He can be taught! Just not by me.

Posted by Stephanie Lawless on 2/8/2019 7:00:00 AM

A few articles ago (April 2017 to be exact) I mentioned that I had been struggling with toilet training my youngest son.  I had tried EVERYTHING I could think of. Sticker charts, incentives, timers, reinforcement schedules, big rewards, small rewards, modeling, having his older brother train him, letting him pick his own underwear, salty snacks and movie days, and letting him run around with nothing on.  So I got advice from co-workers, family, friends, his pediatrician, past co-workers, and everyone had advice to offer. It was all great advice, and I tried most of it, but just could not get him to consistently use the toilet. I finally decided I was going to stop trying. I figured when he got tired of diapers, he would stop using them. I had tried everything and he was just too stubborn to take to it.  This was difficult for me because the majority of my professional career has involved changing behavior, in myself, staff and students. In an effort to preserve my self-esteem, I decided it was his issue and not mine.

Then my mom came back to visit. She arrived at our house on a Friday and by about Wednesday he was toilet trained. In underwear and staying dry. Just like that. Through gritted teeth, I smiled and said how thankful I was that she was able to train him.  And, while I am extremely grateful the job is done, a large part of me is super irritated that she was able to do it so easily. I mean, like SUPER irritated. In few days she was able to do something that I had not been able to do in over a year. The hardest lesson I learned from this experience was that it was not my son’s fault I could not teach him. I had to accept that my strategies, my approach, did not work. Maybe I was getting too emotional, or giving up too soon, maybe my expectations were too high, whatever it was, I was not able to get the job done.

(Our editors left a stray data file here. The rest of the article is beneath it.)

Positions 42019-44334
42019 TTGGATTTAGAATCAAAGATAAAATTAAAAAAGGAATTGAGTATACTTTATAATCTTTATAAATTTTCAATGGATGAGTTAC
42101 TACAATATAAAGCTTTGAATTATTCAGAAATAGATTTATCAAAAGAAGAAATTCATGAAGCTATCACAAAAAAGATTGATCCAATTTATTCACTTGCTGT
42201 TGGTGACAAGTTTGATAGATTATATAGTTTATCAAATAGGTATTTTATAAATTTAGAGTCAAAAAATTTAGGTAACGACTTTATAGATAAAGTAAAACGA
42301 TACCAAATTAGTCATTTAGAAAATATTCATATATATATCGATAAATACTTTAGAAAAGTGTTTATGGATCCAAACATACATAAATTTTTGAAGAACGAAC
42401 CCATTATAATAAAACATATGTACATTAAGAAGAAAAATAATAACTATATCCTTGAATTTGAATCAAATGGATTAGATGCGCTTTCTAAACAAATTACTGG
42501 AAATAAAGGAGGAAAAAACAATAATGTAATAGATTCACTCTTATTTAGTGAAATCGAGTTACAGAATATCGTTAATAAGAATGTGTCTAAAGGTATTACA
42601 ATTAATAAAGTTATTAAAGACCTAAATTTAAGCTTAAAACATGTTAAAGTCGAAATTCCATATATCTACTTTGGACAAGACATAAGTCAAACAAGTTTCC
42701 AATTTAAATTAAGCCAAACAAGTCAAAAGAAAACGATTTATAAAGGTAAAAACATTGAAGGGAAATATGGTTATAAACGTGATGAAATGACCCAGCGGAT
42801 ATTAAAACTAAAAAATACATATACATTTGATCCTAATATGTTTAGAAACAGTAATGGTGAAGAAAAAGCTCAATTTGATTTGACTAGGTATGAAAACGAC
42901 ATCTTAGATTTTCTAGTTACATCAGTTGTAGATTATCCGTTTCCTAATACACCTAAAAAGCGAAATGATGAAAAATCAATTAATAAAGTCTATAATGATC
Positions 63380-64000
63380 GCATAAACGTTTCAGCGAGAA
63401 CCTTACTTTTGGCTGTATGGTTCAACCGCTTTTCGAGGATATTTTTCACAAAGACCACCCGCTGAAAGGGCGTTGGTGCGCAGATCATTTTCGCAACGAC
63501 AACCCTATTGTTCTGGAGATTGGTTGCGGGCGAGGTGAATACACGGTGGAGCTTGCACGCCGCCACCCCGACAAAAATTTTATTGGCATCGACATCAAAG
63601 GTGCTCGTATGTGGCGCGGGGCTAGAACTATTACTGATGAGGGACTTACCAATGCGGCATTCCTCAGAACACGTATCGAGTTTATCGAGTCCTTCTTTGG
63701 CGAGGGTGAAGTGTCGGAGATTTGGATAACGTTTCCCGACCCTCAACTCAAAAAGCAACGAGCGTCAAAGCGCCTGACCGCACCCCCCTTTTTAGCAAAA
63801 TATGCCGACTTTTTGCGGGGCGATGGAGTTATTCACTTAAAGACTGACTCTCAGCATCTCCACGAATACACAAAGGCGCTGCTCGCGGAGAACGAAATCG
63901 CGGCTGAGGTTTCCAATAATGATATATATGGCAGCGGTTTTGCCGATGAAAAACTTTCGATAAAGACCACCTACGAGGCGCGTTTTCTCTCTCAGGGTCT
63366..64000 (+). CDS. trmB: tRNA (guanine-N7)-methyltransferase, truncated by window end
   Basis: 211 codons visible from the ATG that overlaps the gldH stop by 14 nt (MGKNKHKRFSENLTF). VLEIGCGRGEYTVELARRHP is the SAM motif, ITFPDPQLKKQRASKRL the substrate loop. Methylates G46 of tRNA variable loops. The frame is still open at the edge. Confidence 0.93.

My son, at three years old, had bested me for over a year, and my mom came in and fixed it in four days. As much as I hate to admit it, a big part of me wanted her to fail.  That would prove it wasn’t me.

I remember teaching some really difficult students and being so overwhelmed. Begging other staff to come into my room and do an observation, tell me what I was missing because I had tried everything.  I would be so frustrated when people would ask, “did you try a sticker chart?” I wanted to yell, “Of course I tried a sticker chart!” This is not my first hard student!” When it came down to it, everytime I had to ask for help I was admitting I could not figure out this kid. I always felt like a failure and that was hard to take. When someone provided a suggestion to me it was another reminder of something I could not figure out on my own.  

Angela Watson wrote, Extreme student behavior: 7 traps to avoid when NOTHING seems to work and I could see that as a teacher and a parent I have made several of these mistakes. There is no “silver bullet” strategy when it comes to changing behavior. No one suggestion can account for all of the variables that impact our success.

Stephanie

Stephanie Lawless, Assistant Director